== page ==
SANDY, Utah — Megan Chan, the owner of Chef Ming in Sandy, said she’s not a stranger to racist remarks, but in the midst of the COVID-19 pandemic Chan said the remarks are especially hurtful.
“Everybody that comes in here is kind of like family,” said Chan.
It’s been that way between Chan and her customers for the past 15 years, and even though COVID-19 has forced the restaurant to close its doors, Chan is still taking takeout orders over the phone.
“It doesn’t matter what race you are right? We’re all affected by this,” said Chan.
One customer of 10 years ordered his regular meal, then Chan said he asked her for a “case of coronavirus.”
“I was so shook,” said Chan. “I looked at him like, 'What? We don’t have that here.'”
Customers have even asked her daughters if they have the virus, or if they’ve been back to China recently.
“Just because we’re Chinese doesn’t mean we have it,” said Chan.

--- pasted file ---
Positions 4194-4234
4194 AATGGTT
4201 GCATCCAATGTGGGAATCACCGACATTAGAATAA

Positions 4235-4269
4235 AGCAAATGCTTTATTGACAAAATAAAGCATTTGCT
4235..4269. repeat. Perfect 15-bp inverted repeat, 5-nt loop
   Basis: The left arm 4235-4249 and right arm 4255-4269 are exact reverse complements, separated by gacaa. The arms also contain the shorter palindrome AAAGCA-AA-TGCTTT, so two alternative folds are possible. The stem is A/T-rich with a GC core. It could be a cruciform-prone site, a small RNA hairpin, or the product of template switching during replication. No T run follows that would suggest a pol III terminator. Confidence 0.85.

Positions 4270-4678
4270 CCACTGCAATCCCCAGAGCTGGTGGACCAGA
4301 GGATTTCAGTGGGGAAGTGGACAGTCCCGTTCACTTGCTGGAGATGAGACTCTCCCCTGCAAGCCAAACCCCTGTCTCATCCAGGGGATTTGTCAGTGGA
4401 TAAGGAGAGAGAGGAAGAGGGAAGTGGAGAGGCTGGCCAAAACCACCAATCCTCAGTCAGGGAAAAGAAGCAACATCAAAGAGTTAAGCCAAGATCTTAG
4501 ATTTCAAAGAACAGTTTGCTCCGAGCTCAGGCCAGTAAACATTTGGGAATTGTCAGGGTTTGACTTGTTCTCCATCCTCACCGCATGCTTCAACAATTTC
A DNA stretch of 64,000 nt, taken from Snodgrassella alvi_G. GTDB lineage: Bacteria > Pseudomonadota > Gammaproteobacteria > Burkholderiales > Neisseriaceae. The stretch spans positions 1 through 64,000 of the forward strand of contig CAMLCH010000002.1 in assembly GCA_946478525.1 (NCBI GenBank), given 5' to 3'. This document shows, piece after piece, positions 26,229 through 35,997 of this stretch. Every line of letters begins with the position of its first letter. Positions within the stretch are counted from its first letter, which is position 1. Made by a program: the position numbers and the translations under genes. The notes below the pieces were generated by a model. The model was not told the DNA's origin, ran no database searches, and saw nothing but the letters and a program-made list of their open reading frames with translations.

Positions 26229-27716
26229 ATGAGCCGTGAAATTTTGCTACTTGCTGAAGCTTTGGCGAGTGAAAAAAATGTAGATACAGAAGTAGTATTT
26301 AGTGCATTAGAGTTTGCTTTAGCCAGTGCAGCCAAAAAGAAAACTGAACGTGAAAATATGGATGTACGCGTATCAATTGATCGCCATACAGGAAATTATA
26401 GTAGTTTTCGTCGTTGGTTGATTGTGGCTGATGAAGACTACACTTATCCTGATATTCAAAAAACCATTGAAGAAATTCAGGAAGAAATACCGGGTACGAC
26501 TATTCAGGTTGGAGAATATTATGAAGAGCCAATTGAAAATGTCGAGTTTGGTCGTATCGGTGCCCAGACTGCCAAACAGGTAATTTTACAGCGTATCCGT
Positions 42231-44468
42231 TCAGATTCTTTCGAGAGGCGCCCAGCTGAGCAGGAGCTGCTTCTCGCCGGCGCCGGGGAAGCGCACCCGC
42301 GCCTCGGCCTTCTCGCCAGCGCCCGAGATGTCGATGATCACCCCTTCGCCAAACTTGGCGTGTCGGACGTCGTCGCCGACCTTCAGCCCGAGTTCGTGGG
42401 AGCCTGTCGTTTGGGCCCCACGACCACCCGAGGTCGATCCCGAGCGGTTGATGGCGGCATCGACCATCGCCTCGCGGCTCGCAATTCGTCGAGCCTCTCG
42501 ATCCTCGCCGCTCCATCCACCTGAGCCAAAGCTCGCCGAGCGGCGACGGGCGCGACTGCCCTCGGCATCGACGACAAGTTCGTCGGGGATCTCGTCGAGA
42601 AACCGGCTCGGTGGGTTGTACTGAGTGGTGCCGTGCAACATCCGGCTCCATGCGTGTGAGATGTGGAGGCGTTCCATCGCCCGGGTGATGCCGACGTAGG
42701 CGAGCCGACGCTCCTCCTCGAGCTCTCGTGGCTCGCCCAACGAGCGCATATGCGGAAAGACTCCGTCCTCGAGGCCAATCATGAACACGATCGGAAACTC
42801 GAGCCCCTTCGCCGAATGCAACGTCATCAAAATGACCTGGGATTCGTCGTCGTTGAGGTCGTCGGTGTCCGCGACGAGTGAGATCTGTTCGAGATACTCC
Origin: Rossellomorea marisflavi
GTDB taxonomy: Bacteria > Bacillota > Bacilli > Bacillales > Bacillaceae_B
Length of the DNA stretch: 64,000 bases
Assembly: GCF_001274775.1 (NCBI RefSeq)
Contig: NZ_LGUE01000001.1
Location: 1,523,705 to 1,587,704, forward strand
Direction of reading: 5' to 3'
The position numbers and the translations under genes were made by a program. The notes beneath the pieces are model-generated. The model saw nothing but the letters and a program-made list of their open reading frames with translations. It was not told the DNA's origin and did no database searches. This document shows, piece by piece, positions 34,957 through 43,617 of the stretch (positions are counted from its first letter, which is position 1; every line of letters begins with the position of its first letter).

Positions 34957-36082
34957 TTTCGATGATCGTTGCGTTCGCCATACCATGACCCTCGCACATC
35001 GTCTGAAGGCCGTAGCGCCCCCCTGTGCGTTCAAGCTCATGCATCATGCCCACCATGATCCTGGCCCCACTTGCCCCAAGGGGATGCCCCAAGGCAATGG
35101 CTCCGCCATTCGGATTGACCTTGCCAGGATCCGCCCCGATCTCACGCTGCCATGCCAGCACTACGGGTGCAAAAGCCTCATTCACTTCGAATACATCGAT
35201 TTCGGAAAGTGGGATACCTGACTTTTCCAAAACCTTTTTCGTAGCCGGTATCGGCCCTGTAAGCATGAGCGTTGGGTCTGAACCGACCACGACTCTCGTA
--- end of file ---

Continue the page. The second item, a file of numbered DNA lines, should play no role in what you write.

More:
In fact, all of Chan’s family has lived in the U.S. for decades. The province they’re from in Mainland China is called Canton, or Guandong Province, which is an 11 hour drive from Wuhan.
Jordan Frkovich has been friend’s with the Chans for six years.
“Why do we have to turn against each other when we need each other most?” said Frkovich.
When he heard of Chan’s troubles, Frkovich rallied their Sandy community together to show their support.
“We are all not that way, we are better than this,” said Frkovich.
Seeing her community come to her restaurant doors in support has helped Chan feel better about the situation.
“I’m really happy that there’s so many people out there that are supporting us and not everyone is racist,” said Chan.
Once COVID-19 is over, Chan wants have a large community gathering—symbolizing they made it through this together.